A Local Bookstore Is Bouncing Back by Paying It Forward

How Book Show in Highland Park is building community in uncertain times

According to Jen Hitchcock, stepping into Book Show is like taking a peek inside her head. Amid decor that nods to circus and sideshow culture, the quirky Highland Park bookstore’s tables and shelves are filled with new and vintage finds, everything from serious feminist lit to Partridge Family paperbacks from the ’70s. “That’s essential literature for everybody,” she jokes of the latter.

Since the 2016 election, Hitchcock, like many other people, has had politics on the brain. “When Trump got elected, I started a group called Angry, Nasty Women Writing Group,” says Hitchcock, estimating that about 30 people showed up to the first event. That group is currently on hiatus, but the store itself is home to other events ranging from poetry readings to craft nights. She thinks their success might be related to the current political climate in the U.S. “There’s a need for community, nights like that where you can just come, do art do something with your hands, talk about stuff,” she says.


In the summer of 2017, the store hit a rough patch. The aftermath of the previous year’s election was still reverberating, and the the stretch of Figueroa where Book Show is located was in the midst of change. Older stores closed, and new places weren’t quite open yet. “There were a lot of people that got displaced,” she recalls. “There weren’t a lot of people around.” On top of that, plumbing issues from the unit above the shop led to flooding, with water flowing into the store.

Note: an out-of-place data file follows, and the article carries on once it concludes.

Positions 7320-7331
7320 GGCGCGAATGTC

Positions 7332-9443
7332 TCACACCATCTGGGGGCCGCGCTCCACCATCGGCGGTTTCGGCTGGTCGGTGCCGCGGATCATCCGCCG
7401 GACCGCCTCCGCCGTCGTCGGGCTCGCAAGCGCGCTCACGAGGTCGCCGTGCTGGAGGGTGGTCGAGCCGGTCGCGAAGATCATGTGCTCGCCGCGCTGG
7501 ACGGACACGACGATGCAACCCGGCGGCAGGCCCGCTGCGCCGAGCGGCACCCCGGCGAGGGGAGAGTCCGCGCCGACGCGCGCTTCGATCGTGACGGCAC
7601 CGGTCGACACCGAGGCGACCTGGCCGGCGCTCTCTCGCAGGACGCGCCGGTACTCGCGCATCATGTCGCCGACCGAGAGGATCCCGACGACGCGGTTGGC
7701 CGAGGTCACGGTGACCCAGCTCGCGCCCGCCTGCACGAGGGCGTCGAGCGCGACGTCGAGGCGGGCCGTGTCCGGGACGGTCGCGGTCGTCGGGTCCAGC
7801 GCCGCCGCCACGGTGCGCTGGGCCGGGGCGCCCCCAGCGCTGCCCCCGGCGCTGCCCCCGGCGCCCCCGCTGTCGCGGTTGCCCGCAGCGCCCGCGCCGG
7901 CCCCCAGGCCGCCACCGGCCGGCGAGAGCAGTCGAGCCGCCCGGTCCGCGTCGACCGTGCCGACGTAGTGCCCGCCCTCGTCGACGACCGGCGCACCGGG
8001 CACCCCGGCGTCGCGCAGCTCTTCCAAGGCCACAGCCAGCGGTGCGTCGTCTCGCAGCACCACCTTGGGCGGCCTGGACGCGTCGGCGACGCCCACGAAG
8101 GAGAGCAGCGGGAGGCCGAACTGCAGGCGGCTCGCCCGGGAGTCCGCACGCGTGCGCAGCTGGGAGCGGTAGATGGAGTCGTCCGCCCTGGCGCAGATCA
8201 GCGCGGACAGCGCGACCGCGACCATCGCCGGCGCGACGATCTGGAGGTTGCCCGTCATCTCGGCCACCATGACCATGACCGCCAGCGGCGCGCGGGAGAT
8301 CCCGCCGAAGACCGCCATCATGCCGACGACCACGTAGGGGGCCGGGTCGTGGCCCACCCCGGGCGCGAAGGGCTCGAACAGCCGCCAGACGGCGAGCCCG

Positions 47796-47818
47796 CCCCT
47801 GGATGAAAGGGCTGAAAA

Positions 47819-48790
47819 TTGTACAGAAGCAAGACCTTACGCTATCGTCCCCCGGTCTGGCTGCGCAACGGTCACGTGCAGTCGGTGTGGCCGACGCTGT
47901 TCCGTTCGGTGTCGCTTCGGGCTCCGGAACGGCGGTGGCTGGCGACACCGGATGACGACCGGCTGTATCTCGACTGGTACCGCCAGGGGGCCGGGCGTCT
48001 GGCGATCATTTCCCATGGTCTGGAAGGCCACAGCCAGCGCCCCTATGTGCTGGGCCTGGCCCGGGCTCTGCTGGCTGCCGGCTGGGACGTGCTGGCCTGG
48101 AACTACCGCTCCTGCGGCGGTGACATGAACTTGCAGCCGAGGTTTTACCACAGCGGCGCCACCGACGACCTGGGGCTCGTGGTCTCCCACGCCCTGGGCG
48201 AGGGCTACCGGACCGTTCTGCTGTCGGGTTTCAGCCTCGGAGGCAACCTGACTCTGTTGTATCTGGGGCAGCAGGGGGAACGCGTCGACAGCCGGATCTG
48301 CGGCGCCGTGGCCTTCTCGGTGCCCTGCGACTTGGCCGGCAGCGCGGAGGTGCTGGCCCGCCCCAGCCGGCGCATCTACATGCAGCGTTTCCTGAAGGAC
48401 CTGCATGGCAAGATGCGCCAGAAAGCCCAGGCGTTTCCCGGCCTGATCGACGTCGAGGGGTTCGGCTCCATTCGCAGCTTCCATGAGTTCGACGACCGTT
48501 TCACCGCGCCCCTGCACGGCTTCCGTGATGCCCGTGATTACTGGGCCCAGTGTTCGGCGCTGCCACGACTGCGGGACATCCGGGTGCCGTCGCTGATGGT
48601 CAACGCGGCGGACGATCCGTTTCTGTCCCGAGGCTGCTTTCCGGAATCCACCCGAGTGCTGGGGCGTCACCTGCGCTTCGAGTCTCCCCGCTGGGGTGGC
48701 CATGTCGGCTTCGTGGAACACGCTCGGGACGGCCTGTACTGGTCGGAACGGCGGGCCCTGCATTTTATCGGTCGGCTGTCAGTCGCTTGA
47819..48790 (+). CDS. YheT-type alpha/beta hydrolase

Hitchcock turned the tough time into an opportunity for further community building by starting a pay-it-forward program. If you want to support the store, but you still have a pile of books to read at home, you can chip in for books that will go to those who can’t afford to buy one. It’s a low-key way to keep business going while helping out others.

These days, Hitchcock hasn’t been actively promoting the program, but says that people still contribute and she still gives out books whenever possible. “There are a lot of homeless people in this neighborhood. A lot of them become my friends,” she explains. “They don’t have a home, but they’re readers, so I get to give them whatever books they want through that program without feeling like I’m giving away inventory.”


She’s been working on other ways to help get books into the hands of people who don’t necessarily have access to them. In September and October, the store collaborated with artist Fin Lee on a drive for LGBT Books to Prisoners. They spent about a month taking donations and then hosted an event where people gathered to pack up the books and write letters. Hitchcock estimates that they filled up 15 or 16 boxes with items ranging from best sellers to LGBT-centric nonfiction to blank journals.

There are plans in the works for next year, like bringing in a queer movie night and, hopefully, working on more book drives. “This is a part of me and it’s my social life and I think probably in the new year, I’m going to do my best to keep it the same,” she says.

Note: Book Show is closed Wednesday-Friday, November 21-23, for the holiday, and reopens Saturday at 11 a.m. for Small Business Saturday. 

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